Although several teething issues remain, the effect of GST on property, is that it offers better clarity to home buyers about their tax liability, than the previous regime. With the GST impact on real estate sector resulting in greater transparency, buyers would have more faith in the taxation of property transactions in India.
Moreover, properties could become more affordable, even if the rates are reduced marginally. Here’s a look at how to calculate GST on flats’ purchase in the affordable housing segment:
GST on affordable housing before April 1, 2019
GST on affordable housing after April 1, 2019
Property cost per sq ft
GST rate on flat purchase
ITC benefit for material cost of Rs 1,500 at 18%
The sales of under-construction housing units has witnessed a slowdown after a peak at the start of the 2010s. The government has since, stepped in, to give this segment a boost by reducing the GST. And increasing the tax deduction limit on home loan interest repayment to Rs 3.50 lakhs.
In the Interim Budget 2019, the government inserted a new Section 80EEA, to offer an additional benefit of Rs 2 lakhs, to first-time buyers of affordable properties. The GST impact on real estate sector, combined with these cost advantages, are gradually expected to boost buyer sentiments.
Recall here that among the costs that builders in India had to bear on housing project development were excise duty, value-added tax, customs duty, inputs and service tax on approval charges, architect professional fees, labour charges, legal charges and entry taxes on raw materials.
For developers, an increase in demand would help them to sell off their stock and thereby, not have to worry about paying taxes on inventory. Data available with PropTiger.com show that real estate developers in India’s eight prime residential markets are sitting on an unsold stock of over 7.23 lakh homes.
How GST tweak may help revive sales in the times of Coronavirus?
While the government has already slashed the GST rates for real estate and there might be no scope for further lowering of rates for the sector. Industry experts are of the view that lowering of rates on other goods and services, may trigger investments in real estate at a time when home sales have dipped. Because of the economic crisis following the Coronavirus pandemic.
Industry bodies, such as the ASSOCHAM and NAREDCO, have already suggested that the government reduce the GST on various goods and services by up to 50% for a fixed tenure. “For ‘money to spend’, the simplest option is to reduce GST on various goods and services.
Money going to more sellers and producers, as a result of lower GST, will result in more transactions, effectively boosting the demand-side, in turn creating need to produce more. NAREDCO president Niranjan Hiranandani quoted that this will not just increase jobs across segments. But also fuel demand for raw materials.
For real estate, it will incentives the ‘fence sitters’ to stop procrastinating and take a ‘buy’ decision,” he added.
Impact of GST on luxury property
Under the new GST rates, buyers of luxury properties will save more than they would have earlier. Here’s a look at how to calculate GST on flat purchase in the luxury segment:
Before April 1, 2019
After April 1, 2019
Property cost per sq ft
GST rate on flat purchase
ITC benefit for material cost of Rs 13,000 at an average of 15%
GST as a tool to revive sales
Caught in the middle of an over five-year demand slowdown and high levels of inventory, cash-starved builders in India had extremely low scope for price reduction in the post-Coronavirus lockdown period.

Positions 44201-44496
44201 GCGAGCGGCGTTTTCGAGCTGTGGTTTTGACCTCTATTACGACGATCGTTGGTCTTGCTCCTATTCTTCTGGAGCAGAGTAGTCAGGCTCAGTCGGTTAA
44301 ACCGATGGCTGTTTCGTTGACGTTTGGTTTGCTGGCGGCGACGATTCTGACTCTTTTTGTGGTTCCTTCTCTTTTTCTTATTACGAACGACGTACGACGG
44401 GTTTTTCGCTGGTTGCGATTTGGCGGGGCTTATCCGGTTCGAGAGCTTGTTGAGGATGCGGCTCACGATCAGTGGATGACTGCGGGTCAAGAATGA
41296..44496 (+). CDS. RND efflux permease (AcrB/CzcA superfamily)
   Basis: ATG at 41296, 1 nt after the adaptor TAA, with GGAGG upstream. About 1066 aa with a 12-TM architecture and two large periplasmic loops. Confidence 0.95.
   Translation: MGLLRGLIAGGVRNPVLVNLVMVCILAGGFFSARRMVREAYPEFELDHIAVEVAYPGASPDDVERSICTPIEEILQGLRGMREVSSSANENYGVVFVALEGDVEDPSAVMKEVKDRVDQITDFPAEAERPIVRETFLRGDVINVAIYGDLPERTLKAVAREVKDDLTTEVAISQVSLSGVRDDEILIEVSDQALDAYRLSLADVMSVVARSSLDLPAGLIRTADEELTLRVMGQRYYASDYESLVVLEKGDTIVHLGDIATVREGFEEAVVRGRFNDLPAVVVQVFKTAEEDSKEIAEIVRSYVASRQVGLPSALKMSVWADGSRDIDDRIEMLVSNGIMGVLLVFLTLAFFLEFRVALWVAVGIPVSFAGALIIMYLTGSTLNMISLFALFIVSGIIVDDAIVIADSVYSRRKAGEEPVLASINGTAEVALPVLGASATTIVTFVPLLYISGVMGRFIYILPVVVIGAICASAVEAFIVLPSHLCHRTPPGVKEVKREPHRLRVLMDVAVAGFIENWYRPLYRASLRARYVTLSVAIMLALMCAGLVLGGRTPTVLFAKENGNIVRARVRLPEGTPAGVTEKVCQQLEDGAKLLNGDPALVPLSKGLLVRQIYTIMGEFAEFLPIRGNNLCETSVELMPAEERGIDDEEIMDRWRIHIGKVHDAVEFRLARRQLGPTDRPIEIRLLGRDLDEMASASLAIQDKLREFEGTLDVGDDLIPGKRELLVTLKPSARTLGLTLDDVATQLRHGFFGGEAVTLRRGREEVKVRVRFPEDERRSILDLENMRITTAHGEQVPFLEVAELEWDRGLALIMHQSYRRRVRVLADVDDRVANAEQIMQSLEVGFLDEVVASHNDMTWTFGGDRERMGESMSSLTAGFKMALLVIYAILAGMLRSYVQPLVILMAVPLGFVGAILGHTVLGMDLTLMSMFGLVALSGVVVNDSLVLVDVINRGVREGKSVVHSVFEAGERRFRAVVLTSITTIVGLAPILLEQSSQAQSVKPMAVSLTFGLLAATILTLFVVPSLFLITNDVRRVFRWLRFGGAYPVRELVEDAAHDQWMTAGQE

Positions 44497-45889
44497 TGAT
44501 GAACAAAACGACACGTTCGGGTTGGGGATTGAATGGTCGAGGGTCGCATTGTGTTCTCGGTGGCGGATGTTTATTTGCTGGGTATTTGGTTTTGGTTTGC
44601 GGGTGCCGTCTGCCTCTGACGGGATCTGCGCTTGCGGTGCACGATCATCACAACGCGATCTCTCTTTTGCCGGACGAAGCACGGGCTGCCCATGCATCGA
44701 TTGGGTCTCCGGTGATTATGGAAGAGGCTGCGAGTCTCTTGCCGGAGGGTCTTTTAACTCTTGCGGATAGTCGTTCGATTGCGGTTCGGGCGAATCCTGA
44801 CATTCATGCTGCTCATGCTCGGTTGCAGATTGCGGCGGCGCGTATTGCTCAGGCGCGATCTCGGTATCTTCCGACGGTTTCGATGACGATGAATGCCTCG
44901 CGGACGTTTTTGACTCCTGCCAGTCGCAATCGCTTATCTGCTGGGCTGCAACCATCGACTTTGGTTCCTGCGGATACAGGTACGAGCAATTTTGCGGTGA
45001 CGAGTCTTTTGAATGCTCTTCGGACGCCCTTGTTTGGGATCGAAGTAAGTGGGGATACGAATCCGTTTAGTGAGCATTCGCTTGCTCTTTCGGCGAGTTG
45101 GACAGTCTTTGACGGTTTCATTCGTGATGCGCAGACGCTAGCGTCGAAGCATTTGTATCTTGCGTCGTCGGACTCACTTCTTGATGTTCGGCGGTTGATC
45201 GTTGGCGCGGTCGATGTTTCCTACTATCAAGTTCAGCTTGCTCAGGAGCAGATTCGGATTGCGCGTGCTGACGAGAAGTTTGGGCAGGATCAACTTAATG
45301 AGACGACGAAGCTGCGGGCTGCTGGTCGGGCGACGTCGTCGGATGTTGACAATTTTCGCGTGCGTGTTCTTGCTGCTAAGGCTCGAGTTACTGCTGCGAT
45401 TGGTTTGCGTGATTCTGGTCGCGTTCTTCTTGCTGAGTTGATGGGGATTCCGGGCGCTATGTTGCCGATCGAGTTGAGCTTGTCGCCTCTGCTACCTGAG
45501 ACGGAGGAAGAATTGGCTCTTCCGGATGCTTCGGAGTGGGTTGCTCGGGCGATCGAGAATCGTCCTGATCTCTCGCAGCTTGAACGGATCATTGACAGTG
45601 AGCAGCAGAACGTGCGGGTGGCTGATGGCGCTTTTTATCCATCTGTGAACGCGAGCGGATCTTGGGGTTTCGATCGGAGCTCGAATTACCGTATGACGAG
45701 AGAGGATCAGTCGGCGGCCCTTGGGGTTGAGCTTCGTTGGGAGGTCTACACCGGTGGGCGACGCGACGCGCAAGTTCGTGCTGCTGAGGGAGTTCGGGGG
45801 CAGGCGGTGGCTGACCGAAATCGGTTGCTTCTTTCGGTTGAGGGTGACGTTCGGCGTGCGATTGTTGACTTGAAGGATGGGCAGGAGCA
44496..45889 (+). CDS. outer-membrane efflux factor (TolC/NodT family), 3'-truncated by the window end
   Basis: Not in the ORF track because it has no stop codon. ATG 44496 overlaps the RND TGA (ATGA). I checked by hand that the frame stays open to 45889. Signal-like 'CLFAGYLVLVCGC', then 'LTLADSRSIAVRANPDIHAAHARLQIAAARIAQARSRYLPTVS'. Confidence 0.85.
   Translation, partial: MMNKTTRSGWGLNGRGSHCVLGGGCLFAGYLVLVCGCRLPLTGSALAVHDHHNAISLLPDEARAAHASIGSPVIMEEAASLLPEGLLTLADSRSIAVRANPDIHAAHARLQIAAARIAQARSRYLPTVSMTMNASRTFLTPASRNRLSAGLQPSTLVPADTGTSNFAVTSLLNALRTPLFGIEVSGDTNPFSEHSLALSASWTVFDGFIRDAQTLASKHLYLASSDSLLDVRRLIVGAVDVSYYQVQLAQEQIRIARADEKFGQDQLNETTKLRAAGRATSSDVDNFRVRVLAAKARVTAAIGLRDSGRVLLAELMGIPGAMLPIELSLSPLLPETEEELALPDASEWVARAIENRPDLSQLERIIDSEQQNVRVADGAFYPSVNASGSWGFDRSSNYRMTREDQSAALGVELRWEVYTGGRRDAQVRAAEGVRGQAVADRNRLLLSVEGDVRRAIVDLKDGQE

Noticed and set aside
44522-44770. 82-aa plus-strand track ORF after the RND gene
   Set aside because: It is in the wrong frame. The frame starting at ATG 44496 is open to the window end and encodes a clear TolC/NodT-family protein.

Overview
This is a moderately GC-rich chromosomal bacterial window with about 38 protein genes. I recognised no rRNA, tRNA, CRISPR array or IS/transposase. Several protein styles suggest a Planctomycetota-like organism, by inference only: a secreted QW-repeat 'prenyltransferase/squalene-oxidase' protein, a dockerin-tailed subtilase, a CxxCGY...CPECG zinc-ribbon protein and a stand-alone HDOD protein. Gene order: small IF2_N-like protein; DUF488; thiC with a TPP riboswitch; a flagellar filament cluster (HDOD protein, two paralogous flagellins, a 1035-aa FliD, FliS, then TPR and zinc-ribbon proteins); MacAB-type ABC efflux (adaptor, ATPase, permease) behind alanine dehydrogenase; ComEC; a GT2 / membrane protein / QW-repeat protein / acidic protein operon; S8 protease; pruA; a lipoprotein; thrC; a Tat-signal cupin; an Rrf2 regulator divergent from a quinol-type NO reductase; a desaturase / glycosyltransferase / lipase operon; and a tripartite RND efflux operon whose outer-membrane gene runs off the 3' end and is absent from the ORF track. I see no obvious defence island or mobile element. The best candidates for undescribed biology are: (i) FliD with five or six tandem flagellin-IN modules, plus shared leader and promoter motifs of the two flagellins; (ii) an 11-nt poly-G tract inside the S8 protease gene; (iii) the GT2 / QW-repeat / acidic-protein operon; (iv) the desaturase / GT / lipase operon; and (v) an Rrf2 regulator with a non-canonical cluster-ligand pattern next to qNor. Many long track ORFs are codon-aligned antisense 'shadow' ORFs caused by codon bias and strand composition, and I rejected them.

However, to make home purchases more lucrative for buyers, a majority of them offered a complete waiver on the GST during the festive season, to boost sales. Most developers, who were approached by this writer to offer their quotes on festive sales, said they had offered complete waivers on GST and stamp duty, to attract buyers during the much-talked about festive season that was instrumental in helping the economy recover to some extent, after the lockdown.
GST fact check: Did you know? Residential projects with up to 15% commercial space, are treated as residential properties under GST. The effective GST on commercial property is 12%.You do not have to pay any GST on the purchase of plots. You do not have to pay any GST on buying a flat that is ready-to-move-in. Landlords do not have to pay GST, unless the tenant is a business company. GST on house registration: GST does not subsume stamp duty or registration charges; you still have to pay these duties while buying a property. GST is applicable on the services that banks offer, as part of the home loan, including processing fee, legal fee, etc. GST has subsumed at least a dozen other taxes. Sellers increase the cost of ready-to-move-in properties, to factor in the GST cost. Despite the applicability of GST, under-construction homes are cheaper than ready homes.
GST is not applicable on land transactions
The sale of land is also outside the purview of the GST on construction services, as the sale does not involve the transfer of any goods or services. As the cost of land is a crucial factor that determines property prices, GST provides a standard abatement of 33% of the total contract value, towards value of land for taxable real estate transactions.
Example: How to calculate GST on under-construction property
Suppose that an under-construction property worth Rs 100 is sold by a builder to a buyer. For calculation of the GST on building, Rs 33 will be counted out as the land value and the GST on construction would apply only on the remaining Rs 77.
Must-know facts about GST
GST is not applicable to ready-to-move properties; it is applicable to under-construction properties only
It is important to note that the GST does not cover the real estate sector under its ambit. The tax rate applicable on a property building is charged under ‘work contracts’. This is precisely why a developer cannot charge GST on the sale of ready-to-move-in homes.